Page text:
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Committee on Open Government Disputes UB Foundation Ruling

Five years after the Honorable Patrick H. NeMoyer, J.S.C. ruled that the UB Foundation is not a public body and therefore not subject to the Freedom of Information Law, the Committee on Open Government (COOG) has issued an advisory opinion disputing that decision. Artvoice covered the case on March 31, 2011, in a story that raised eyebrows all over New York State. Click here to read it.

On Thursday, February 18, responding to a request from Manhattan-based good government group Reinvent Albany, COOG concluded that the Court’s decision was “inconsistent with judicial precedent.”

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Here is the advisory opinion, with links to referenced documents:

We are in receipt of your inquiry regarding the application of the Freedom of Information Law (FOIL) to the University of Buffalo Foundation, Inc. (UB Foundation).

You include in your e-mail a copy of a response to a recent FOIL request to the UB Foundation, wherein the Foundation replied that “[b]ased on various decisions of the New York State courts, please be advised that the UB Foundation and its affiliates, including FNUB, Inc., are not subject to the FOIL.” The Committee respectfully disagrees with that conclusion.

While it is accurate that the Court in Quigley v. University at Buffalo Foundation, Supreme Court, Erie County, March 2, 2011, held that the UB Foundation is not an “agency” subject to FOIL, nor is it a “public body” subject to the Open Meetings Law, it is our opinion that this decision is inconsistent with prior judicial determinations regarding “foundations” chartered by the Regents of the State of New York created to support and promote the activities and programs of the State University of New York (SUNY) and the City University of New York (CUNY).

The Committee has rendered several opinions relating to this matter which are available on our website (See FOIL Advisory Opinions, Letter “S,” scroll down to “SUNY or CUNY Foundation.” http://www.dos.ny.gov/coog/foil_listing/fs.html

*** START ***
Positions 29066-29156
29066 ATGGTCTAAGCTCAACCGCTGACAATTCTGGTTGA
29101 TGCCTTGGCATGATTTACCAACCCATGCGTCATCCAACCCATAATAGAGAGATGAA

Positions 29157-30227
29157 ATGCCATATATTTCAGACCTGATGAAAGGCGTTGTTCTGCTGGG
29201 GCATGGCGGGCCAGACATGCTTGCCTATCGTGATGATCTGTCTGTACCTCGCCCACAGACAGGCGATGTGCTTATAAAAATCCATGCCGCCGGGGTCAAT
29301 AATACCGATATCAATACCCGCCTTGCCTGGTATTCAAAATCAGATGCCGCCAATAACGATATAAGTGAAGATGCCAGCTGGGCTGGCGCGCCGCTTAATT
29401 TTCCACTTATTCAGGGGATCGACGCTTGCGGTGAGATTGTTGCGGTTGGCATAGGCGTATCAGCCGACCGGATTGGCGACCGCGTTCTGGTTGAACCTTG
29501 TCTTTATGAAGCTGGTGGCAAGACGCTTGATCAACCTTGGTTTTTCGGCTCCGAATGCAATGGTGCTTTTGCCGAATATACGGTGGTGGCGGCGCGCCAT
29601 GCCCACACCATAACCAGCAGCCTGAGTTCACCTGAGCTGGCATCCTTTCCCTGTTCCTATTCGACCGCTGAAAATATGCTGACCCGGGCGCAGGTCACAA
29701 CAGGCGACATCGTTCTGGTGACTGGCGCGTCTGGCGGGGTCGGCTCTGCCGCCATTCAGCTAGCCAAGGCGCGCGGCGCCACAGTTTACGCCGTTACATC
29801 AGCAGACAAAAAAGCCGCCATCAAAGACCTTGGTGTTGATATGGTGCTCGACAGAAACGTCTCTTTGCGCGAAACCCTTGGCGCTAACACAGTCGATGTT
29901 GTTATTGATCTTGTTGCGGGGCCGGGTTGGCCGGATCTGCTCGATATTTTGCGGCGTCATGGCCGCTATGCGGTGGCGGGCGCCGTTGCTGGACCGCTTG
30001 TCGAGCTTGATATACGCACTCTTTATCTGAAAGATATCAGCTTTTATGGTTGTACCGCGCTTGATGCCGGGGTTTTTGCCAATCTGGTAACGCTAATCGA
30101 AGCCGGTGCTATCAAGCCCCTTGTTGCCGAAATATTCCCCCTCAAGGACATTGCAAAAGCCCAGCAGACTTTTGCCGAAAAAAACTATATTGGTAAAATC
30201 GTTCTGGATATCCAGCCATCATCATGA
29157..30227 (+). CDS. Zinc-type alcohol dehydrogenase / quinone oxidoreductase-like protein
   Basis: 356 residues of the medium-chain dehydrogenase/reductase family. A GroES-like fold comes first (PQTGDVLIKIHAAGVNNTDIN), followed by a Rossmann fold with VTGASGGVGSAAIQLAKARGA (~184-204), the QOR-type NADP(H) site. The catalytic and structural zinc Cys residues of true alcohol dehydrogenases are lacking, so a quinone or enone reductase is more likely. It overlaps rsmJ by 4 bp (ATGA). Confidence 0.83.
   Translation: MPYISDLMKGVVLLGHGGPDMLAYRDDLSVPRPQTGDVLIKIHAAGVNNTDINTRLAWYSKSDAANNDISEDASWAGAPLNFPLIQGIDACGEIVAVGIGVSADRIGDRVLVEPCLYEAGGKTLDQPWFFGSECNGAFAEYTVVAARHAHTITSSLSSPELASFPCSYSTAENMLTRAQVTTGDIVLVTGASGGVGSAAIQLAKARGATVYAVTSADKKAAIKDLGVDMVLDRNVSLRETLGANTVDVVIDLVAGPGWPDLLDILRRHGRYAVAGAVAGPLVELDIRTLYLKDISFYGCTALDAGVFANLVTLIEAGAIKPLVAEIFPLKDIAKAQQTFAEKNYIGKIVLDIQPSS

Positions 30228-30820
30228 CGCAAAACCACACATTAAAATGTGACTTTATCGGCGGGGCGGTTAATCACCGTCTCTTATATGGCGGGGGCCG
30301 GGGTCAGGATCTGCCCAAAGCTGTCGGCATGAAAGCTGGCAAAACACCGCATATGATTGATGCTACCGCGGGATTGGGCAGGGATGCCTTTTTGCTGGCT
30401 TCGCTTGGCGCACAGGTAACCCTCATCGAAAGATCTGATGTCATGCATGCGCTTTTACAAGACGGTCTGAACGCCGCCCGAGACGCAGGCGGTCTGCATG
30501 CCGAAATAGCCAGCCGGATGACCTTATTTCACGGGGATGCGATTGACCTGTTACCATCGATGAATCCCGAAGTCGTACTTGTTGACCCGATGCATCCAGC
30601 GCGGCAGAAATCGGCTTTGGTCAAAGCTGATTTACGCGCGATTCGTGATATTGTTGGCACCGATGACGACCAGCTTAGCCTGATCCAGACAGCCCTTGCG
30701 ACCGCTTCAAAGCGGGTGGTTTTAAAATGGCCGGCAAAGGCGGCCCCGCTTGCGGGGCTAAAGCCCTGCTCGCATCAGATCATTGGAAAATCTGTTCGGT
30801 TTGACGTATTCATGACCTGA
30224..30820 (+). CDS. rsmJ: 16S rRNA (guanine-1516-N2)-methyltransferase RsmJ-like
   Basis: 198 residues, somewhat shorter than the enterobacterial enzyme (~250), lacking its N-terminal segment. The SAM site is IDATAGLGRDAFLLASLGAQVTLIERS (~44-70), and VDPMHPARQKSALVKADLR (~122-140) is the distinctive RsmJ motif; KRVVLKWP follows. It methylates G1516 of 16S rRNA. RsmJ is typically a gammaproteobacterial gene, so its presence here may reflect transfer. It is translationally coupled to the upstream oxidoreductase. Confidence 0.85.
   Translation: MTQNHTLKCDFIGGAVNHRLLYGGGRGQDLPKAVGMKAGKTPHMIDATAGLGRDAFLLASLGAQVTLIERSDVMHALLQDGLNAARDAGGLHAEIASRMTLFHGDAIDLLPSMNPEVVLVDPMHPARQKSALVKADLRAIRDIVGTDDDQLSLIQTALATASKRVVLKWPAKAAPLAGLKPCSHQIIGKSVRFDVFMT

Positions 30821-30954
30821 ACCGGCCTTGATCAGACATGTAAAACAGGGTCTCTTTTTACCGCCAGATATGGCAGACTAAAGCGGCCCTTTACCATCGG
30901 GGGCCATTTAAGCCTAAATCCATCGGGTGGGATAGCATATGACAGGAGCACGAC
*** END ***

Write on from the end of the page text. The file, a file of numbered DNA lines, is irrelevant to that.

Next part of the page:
Perhaps most analogous to the situation described is a decision in which it was held that a community college foundation associated with a CUNY institution was subject to FOIL, despite its status as a not-for-profit corporation. In so holding, the Court in Eisenberg v. Goldstein, Supreme Court, Kings County, February 26, 1988 stated:

“At issue is whether the Kingsborough Community College Foundation, Inc. (hereinafter ‘Foundation’) comes within the definition of an ‘agency as defined in Public Officers Law §86(3) and whether the Foundation’s fund collection and expenditure records are ‘records’ within the meaning and contemplation of Public Officers Law §86(4).

The Foundation is a not-for-profit corporation that was formed to ‘promote interest in and support of the college in the local community and among students, faculty and alumni of the college’ (Respondent’s Verified Answer at paragraph 17). These purposes are further amplified in the statement of ‘principal objectives’ in the Foundation’s Certificate of Incorporation:

‘1 To promote and encourage among members of the local and college community and alumni or interest in and support of Kingsborough Community College and the various educational, cultural and social activities conducted by it and serve as a medium for encouraging fuller understanding of the aims and functions of the college.’

Furthermore, the Board of Trustees of the City University, by resolution, authorized the formation of the Foundation. The activities of the Foundation, enumerated in the Verified Petition at paragraph 11, amply demonstrate that the Foundation is providing services that are exclusively in the college’s interest and essentially in the name of the College. Indeed, the Foundation would not exist but for its relationship with the College.”

In another decision relating to SUNY foundations, Siani v. The Research Foundation of the State University of New York, Supreme Court, Albany County, March 26, 2007, the Court concluded that the SUNY Research Foundation is an agency required to comply with FOIL. Specifically, the Court found that:

“The powers and duties of the Research Foundation as found in its charter are to assist in developing and increasing facilities of the State University of New York by making and encouraging gifts, grants and donations of real and personal property, to receive, hold and administer gifts, grants and to finance studies and research of benefit to and in keeping with the educational purposes and objectives of the State University.”

“Given the functional relationship between the Research Foundation and the State University, the importance of the role played by the Research Foundation in the educational efforts of the State University and the power it has with respect to sponsored programs of the State University, the Research Foundation exercises a governmental function and is therefore, subject to the provisions of the Freedom of Information Law.”

The Court in Hearst Corporation v. Research Foundation of the State of New York, Supreme Court, Albany County, September 17, 2010 followed the decision in Siani.